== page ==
illustration not visible in this excerpt

Figure 1. Basic integration network ( Fauconnier and Turner 2002:46)

The process of generating a blend can be summarized according to three general steps: Composition, where elements from both input spaces are combined and new relations are established; Completion, when the generic knowledge is projected into the blend and provides the necessary background frames; and Elaboration, in which the unique structure of the blend is produced. Furthermore, it is interesting to note, that any space in the integration network can undergo modification. In a backward projection the blend alters the input spaces by being projected back into them. However, blends can also become conventionalized within a speech or cultural community. (cf. Evans & Green: 409f)

2. Examples

Blending is not restricted to language. It is very common in all kinds of visual representation as cartoons and advertisements. That’s why I want to turn to visual blends first before dealing with more complex blendings in language. The following example is an advertisement for Starbucks taken from the internet. (cf. appendix 1)

2.1 Starbucks coffee

The dominating part of the advertisement is a huge infusion bag or an IV bag filled with a dark brownish liquid. It is still unused and almost filled to the top. On the upper part of the bag the Starbucks logo can be noticed. Right under it an inscription saying “100% French Roast” is to be seen. Furthermore, there is more information in light print as on the right as on left side of the logo. One can see the “ml” sign and a few numbers. However this writing is hard to decipher and seems to carry no further important information. The background of the advertisement is mainly kept dark. The only visible light-source comes from an artificial light in the back. It evokes a circular light spot and enlightens the bag from behind. As already said a conceptual blend inherits partial structures from input spaces and creates a new meaning. In order to interpret the message one has to know about those input spaces.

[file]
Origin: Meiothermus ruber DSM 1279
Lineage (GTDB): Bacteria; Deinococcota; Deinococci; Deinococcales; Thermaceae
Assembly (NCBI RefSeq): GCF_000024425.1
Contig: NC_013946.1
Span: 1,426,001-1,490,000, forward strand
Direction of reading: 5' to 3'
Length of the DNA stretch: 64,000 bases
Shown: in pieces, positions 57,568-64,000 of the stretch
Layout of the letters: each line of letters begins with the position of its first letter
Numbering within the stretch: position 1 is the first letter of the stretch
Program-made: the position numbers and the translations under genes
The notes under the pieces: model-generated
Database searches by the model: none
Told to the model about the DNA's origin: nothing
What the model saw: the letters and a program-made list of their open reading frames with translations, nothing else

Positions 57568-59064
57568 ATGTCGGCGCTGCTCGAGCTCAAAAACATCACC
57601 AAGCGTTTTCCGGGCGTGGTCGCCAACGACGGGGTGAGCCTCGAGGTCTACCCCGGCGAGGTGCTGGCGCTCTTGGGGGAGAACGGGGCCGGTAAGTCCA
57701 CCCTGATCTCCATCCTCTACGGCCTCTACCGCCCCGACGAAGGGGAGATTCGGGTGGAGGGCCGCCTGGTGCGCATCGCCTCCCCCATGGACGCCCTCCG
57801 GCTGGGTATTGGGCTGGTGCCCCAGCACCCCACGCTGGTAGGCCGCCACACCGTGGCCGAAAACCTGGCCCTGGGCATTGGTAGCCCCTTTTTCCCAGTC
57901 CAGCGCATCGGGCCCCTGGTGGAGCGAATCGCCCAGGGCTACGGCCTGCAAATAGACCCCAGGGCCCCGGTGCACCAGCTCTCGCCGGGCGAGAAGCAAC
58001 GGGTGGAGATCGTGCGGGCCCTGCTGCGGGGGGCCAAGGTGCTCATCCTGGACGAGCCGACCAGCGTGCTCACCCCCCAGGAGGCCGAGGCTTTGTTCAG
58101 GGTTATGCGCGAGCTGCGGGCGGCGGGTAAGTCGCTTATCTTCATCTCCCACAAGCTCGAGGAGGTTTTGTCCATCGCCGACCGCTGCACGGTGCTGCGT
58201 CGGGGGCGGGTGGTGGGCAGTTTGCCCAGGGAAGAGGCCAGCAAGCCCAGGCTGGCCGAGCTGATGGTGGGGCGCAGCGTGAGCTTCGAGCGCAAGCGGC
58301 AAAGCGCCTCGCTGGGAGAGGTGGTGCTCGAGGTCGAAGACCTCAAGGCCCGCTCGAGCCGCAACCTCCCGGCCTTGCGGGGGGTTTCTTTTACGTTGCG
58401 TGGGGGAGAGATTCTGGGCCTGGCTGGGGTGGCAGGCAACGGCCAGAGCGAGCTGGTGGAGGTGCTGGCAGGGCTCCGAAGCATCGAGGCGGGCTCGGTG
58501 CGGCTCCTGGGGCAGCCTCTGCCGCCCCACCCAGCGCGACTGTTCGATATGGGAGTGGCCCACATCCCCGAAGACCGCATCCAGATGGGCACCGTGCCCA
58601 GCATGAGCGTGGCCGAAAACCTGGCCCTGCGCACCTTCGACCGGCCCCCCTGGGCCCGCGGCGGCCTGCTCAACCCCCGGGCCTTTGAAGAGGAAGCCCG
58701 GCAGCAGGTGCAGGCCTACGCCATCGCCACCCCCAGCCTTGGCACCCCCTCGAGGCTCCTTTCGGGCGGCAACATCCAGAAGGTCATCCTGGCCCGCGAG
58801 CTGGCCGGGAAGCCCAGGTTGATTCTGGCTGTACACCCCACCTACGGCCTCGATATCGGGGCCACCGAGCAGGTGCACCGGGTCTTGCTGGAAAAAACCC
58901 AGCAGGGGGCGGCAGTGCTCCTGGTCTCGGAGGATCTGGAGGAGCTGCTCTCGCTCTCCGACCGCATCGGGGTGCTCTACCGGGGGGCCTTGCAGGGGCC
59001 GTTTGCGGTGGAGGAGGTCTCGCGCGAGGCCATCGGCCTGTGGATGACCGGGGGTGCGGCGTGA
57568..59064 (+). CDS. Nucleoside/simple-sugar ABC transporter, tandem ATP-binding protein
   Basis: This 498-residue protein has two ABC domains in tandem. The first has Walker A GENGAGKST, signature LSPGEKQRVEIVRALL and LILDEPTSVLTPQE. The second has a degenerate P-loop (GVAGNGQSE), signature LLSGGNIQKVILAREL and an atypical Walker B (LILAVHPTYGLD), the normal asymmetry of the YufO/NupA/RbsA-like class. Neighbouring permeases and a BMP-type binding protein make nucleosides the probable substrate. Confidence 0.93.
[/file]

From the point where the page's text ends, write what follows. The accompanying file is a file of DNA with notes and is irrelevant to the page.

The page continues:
The filled, huge bag elicits the idea of the infusion of blood or an intravenous saline solution within a hospital frame. Our common knowledge tells us that an infusion is done by inserting a needle into a patient’s vein and injecting a solution. Furthermore we know that this is usually done when essential body systems are not functioning sufficiently. Due to the fact that the intravenous route is the fastest way to deliver fluids and medications this therapy is therefore a way not only to support or stimulate the bodily functions but even a technique for preserving a patient’s life. While the first input space, the hospital space, deals with medical treatments the second input space refers to drinking coffee and therefore opens up a coffee space.